Since the launch of their revolutionary Nike Zoom Vaporfly 4%, Nike has slowly but surely started dominating the Marathon competitive landscape.
In 2018, Nike Running Shoes accounted for 25 of the 36 available podium placements in the Abbott World Marathon Majors and took 8 winning places out of 12 available.
Let us say something now: they have enrolled absolutely top-class athletes and we are not stating that the shoes won, instead of the runners.
The claims of the 4% more efficiency have been backed by studies done both by Nike and by independent laboratories – and the shoes have been constantly tweaked and improved since. So much so that the 2019 edition of these shoes is called “Next %” – not claiming a specific number, just alluding to an “extra” boost.
Let’s have a look at the Podium placements in 2019 in the 6 Majors: Tokyo, Boston, London, Berlin, Chicago and New York City.
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A couple of weeks ago, in Vienna, Eliud Kipchoge run the sport-defining 1:59:40 Marathon, breaking the 2 hours barrier that many deemed a hard limit for humans.
He used a further prototype of the Vaporfly – something that looks out of this world:
The very next day, Brigid Kosgei broke Paula Radcliffe’s female Marathon Record in Chicago by more than one minute, clocking 2:14:04 vs the previous record of 2:15:25 set at the London Marathon in 2003.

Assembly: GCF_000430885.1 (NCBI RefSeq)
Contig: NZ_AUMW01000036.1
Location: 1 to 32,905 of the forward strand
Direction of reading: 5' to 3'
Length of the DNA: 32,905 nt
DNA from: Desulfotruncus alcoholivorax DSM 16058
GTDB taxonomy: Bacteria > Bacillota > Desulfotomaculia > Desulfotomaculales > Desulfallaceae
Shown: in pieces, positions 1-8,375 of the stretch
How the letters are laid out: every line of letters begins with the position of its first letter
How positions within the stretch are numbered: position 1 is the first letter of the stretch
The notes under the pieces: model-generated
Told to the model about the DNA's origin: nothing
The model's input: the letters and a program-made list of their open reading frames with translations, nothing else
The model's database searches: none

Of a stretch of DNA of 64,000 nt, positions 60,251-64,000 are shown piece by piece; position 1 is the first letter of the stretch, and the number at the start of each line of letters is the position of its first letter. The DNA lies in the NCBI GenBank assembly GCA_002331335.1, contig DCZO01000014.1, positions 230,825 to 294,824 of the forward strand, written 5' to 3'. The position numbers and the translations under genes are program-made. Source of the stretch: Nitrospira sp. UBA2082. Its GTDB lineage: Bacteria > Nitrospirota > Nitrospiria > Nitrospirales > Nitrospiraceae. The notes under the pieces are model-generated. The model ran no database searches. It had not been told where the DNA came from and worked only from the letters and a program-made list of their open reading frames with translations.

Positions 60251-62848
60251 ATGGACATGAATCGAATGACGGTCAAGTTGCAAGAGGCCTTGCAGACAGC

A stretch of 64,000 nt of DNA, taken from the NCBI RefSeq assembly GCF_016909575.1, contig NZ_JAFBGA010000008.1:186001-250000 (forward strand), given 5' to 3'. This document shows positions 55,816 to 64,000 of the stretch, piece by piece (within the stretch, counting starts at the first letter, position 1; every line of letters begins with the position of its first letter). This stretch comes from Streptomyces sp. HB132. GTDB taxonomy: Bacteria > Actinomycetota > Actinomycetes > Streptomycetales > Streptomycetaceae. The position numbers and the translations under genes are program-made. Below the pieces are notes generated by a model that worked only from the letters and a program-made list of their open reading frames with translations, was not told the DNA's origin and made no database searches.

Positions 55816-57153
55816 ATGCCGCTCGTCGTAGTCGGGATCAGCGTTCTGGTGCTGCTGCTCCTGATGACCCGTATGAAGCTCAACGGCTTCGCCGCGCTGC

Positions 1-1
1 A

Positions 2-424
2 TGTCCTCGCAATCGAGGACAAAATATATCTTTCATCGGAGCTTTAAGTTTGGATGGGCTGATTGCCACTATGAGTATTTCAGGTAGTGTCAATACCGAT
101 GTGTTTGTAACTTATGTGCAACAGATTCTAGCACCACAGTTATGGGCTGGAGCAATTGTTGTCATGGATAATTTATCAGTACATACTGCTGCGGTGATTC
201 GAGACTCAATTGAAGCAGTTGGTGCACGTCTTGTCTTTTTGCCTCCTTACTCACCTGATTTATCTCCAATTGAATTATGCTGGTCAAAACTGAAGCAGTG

She was wearing a pair of the Nike ZoomX Vaporfly Next%.
The only other competitor present in this list, claiming all the remaining 5 spots, is arch-rival Adidas.
Adidas performance was at its best in NYC on Sunday, claiming 3 of the 6 Podium spots and the winner of the Women race – Joyciline Jepkosgei wearing what it seems the new Adidas Takumi Sen 5 (we’re still confirming with the Brand).
Albert Korir and Mary Keitany were both wearing a shoe that we already saw the Adidas athletes wearing during the Doha world championships last month. We know it’s called the Adidas Adizero PRO and it’s not for sale yet.
What do you think? Why are all these podium placements claimed by Nike athletes? How much of this is the shoe and how much the athletes?
Do you run in the Next%? Do you feel they help you run faster? Have you tried other carbon-plate shoes, such as the Hoka ONE ONE Carbon X?
Let us know in the comments!